I like Bluebeard. I have made him sexy and gorgeous and he adores his little seventh wife. He will beat up anyone who hurts her. He’s my Hannibal, I suppose. He will love her until she crosses that line and breaks his rules. The betrayal for Hyacinth will be worse when she understands what he is. She will be devastated and it will be really hard for her to see what she doesn’t want to see.
I like Bluebeard.
And I have to kill him. And that is really hard to write.
Plus, in my other fanfiction story, they have almost reached the battle with their archenemy. I refuse to write a Stephenie Meyer non-battle chat in a paddock, so characters that I love are going to die.
And I will have to kill them.
If one story was fluff, I could use writing it as a break from writing the other, more intense emotional story, but I have unwittingly set myself up for tears in both.
Sigh… better stock up on tissues.

Tuesday, 12 November 2013

Nanowrimo update

I am still nanowrimo-ing if that is the right word. I am not doing so well; just under 15,000 words for 12 days. I need to write 1800 a day to finish. Of course, I am still working on ‘I'll be home for Christmas’ and if I added that in too, I would have 25,000 exactly.

I’d be half way on day 12!
But the only way to really fail is to stop writing!

Tuesday, 5 November 2013

If you don't know, look it up

I got a review this week - well, I term it a review, it was more of a complaint.
They wanted to draw to my attention that I had used a word in a story that they didn’t understand. The first thing I did was search my fanfic inbox. I have never received a message or a review from this person before. And maybe they changed their username or something, but probably not. This whole review is a complaint about this word. They have not started with ‘I was really enjoying your story, when…’ and they have read nearly forty chapters of it.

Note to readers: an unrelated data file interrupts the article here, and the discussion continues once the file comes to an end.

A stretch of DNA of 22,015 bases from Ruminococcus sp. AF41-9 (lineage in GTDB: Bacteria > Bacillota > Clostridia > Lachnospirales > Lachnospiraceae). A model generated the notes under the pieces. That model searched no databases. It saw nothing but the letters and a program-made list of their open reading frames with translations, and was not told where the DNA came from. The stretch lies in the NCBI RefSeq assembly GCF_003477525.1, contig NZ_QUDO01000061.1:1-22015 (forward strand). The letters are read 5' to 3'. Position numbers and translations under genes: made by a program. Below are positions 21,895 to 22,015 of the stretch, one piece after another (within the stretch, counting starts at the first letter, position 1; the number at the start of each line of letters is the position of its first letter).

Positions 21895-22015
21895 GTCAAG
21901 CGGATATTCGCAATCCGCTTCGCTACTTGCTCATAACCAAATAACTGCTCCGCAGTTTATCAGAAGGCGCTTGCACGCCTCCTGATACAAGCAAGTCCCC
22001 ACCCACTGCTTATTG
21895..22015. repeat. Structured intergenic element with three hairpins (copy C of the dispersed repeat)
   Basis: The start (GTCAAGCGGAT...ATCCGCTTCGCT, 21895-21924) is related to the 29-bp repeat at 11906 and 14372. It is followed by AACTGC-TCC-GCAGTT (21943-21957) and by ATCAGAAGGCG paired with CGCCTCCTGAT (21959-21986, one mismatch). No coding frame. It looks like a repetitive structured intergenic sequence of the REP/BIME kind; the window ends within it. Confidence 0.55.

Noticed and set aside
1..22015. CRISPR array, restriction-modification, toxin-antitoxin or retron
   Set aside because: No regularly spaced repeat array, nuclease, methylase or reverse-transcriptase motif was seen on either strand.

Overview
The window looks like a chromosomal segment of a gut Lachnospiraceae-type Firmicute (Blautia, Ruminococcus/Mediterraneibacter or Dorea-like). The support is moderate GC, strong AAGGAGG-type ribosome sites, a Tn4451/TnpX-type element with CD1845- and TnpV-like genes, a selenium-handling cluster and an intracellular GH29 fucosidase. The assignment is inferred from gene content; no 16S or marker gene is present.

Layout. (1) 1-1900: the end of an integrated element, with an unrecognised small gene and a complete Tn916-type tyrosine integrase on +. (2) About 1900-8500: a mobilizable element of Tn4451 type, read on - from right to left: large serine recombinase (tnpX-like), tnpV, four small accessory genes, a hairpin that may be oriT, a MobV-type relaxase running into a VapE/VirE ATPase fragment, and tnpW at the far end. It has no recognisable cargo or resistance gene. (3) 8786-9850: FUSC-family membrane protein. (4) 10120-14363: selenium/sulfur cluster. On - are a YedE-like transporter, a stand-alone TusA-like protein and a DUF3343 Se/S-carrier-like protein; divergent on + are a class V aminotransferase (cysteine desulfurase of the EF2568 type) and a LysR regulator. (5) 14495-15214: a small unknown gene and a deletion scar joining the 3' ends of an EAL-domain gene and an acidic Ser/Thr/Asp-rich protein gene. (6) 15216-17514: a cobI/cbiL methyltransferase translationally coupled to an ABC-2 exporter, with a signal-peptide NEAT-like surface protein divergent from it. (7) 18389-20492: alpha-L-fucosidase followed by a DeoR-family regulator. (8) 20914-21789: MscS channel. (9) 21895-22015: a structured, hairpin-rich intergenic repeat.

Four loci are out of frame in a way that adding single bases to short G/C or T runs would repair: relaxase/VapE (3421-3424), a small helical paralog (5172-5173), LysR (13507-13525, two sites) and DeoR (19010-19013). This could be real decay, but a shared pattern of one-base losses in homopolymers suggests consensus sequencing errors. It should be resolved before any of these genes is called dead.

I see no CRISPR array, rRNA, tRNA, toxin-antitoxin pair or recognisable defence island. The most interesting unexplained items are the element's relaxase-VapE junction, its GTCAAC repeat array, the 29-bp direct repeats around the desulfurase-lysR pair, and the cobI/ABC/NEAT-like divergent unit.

I look up their profile. I reply. I am polite. They are American, I am not. That word means something different to you than it does to me because we speak different versions of English. I say that my betas are American and usually catch things, but they are used to my language now and sometimes words slip through.
They reply. They insist that the dictionary definition is a different meaning. Yes, it is, because your dictionary is different to mine. (duh)
I ask: do you really want me to change that word? It is very early in the morning my time and I have not had enough coffee yet.
No. They were just letting me know. They insist that they (as one reader) were thrown out of the story by that word and that I should add a definition of each word that they might not understand because they felt it was Australian slang. They object to having to go look it up.
It isn’t slang… it’s English. At this point I get annoyed.
Oh, the horror. They might have to look something up.
This story has over a million hits and more than three thousand reviews. No one else has ever had an issue with this word. It has even been translated into French and she understood what I meant. The word is a homonym and it is blindingly obvious that her definition doesn’t fit in the sentence.
I can’t add a definition for every possible word that someone might have an issue with. I can’t recognise them to start, because I don’t have an issue with them. And this month I had readers from 109 countries. I can’t begin to guess what people might not comprehend.